CD4 T Cell Responses and the Sepsis-Induced Immunoparalysis State

Matthew D. Martin, Vladimir P. Badovinac, Thomas S. Griffith

Research output: Contribution to journalReview articlepeer-review

70 Scopus citations


Sepsis remains a major cause of death in the United States and worldwide, and costs associated with treating septic patients place a large burden on the healthcare industry. Patients who survive the acute phase of sepsis display long-term impairments in immune function due to reductions in numbers and function of many immune cell populations. This state of chronic immunoparalysis renders sepsis survivors increasingly susceptible to infection with newly or previously encountered infections. CD4 T cells play important roles in the development of cellular and humoral immune responses following infection. Understanding how sepsis impacts the CD4 T cell compartment is critical for informing efforts to develop treatments intended to restore immune system homeostasis following sepsis. This review will focus on the current understanding of how sepsis impacts the CD4 T cell responses, including numerical representation, repertoire diversity, phenotype and effector functionality, subset representation (e.g., Th1 and Treg frequency), and therapeutic efforts to restore CD4 T cell numbers and function following sepsis. Additionally, we will discuss recent efforts to model the acute sepsis phase and resulting immune dysfunction using mice that have previously encountered infection, which more accurately reflects the immune system of humans with a history of repeated infection throughout life. A thorough understanding of how sepsis impacts CD4 T cells based on previous studies and new models that accurately reflect the human immune system may improve translational value of research aimed at restoring CD4 T cell-mediated immunity, and overall immune fitness following sepsis.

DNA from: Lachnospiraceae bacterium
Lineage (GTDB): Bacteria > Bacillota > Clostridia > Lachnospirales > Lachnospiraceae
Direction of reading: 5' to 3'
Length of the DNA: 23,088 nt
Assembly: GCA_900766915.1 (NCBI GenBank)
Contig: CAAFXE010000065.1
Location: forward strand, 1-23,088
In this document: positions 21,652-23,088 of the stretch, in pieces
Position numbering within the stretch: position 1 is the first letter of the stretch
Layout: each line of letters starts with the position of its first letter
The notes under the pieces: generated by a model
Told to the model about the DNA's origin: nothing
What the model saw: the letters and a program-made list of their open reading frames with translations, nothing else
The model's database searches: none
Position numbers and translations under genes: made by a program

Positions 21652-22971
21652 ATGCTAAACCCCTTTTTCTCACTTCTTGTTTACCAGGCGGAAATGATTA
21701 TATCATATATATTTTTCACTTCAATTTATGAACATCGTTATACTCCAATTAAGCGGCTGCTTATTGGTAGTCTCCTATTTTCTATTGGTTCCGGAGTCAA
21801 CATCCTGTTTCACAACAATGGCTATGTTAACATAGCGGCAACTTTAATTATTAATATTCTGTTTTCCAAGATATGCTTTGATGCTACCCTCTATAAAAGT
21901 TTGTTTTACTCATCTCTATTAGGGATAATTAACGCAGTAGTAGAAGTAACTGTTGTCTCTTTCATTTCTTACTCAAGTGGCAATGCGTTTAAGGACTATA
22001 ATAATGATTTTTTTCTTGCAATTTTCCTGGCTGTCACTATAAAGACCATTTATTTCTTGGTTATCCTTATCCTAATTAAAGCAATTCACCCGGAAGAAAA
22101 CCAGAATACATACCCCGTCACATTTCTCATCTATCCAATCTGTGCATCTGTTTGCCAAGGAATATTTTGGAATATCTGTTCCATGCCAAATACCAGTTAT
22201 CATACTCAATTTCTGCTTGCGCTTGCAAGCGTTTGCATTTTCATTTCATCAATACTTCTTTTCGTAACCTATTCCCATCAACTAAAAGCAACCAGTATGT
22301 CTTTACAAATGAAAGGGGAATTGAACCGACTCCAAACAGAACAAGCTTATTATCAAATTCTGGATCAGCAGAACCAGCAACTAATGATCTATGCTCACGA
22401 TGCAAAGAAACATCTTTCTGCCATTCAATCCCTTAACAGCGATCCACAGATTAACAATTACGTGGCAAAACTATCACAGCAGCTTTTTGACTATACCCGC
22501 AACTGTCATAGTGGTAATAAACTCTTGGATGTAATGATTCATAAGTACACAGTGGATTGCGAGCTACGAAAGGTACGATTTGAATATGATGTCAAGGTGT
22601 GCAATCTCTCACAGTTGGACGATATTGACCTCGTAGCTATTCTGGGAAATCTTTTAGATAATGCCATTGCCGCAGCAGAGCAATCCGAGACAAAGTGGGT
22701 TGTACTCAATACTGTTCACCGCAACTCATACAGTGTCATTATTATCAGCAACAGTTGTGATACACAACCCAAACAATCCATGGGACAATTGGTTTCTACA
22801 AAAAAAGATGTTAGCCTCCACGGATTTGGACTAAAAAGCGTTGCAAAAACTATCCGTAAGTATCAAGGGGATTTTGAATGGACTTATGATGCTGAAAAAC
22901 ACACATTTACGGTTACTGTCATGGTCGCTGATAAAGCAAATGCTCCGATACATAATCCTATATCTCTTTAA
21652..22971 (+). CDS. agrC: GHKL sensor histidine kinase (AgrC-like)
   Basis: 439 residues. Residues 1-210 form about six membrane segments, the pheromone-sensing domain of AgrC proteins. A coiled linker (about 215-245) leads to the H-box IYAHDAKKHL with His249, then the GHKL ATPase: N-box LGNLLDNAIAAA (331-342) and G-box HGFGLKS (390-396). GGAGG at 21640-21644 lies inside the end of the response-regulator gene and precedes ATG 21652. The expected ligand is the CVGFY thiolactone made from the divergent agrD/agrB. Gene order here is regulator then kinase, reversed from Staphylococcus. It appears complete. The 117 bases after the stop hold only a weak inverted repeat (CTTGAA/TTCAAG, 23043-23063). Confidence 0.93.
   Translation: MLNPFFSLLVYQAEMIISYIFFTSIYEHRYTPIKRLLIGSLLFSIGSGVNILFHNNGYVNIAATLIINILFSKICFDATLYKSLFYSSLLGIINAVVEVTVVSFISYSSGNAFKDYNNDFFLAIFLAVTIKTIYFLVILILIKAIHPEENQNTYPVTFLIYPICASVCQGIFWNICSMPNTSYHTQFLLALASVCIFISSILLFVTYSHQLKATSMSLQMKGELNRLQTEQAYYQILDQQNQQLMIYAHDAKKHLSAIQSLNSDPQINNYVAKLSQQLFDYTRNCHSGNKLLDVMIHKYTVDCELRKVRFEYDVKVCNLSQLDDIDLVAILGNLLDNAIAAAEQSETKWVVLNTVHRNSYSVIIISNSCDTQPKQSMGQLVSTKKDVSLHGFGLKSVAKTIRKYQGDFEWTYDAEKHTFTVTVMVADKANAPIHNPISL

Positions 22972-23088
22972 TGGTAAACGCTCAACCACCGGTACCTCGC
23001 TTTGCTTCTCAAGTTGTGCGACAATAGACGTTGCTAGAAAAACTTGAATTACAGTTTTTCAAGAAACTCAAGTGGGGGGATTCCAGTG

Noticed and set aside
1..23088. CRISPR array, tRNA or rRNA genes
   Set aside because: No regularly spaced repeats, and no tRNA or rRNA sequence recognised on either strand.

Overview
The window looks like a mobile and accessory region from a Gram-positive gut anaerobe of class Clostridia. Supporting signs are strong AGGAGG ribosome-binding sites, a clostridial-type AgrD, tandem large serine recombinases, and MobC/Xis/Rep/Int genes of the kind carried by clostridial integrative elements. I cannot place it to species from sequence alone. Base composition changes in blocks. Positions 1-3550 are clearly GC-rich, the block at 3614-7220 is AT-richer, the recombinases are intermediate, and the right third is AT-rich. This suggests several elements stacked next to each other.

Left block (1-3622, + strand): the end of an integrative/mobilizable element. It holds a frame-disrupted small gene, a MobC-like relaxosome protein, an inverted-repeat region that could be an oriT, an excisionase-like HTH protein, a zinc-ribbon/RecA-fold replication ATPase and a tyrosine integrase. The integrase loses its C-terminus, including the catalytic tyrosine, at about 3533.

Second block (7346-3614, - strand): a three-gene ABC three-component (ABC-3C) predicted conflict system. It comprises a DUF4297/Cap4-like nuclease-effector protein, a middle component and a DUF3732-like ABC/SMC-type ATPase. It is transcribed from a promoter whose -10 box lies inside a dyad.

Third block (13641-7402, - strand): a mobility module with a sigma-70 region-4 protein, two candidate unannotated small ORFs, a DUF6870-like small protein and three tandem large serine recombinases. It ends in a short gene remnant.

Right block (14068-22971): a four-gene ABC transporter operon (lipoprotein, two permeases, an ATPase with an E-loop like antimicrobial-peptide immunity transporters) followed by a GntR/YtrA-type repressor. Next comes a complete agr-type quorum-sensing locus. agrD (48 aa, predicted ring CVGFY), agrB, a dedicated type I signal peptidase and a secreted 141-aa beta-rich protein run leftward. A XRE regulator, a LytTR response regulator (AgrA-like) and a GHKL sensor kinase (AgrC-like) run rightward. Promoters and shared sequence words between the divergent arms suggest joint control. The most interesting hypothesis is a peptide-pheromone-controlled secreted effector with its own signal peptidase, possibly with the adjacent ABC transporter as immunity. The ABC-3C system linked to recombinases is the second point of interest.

Original languageEnglish (US)
Article number1364
JournalFrontiers in immunology
StatePublished - Jul 7 2020

Bibliographical note

Publisher Copyright:
© Copyright © 2020 Martin, Badovinac and Griffith.


  • CD4 T cell
  • adaptive immunity
  • immunoparalysis
  • sepsis
  • therapy


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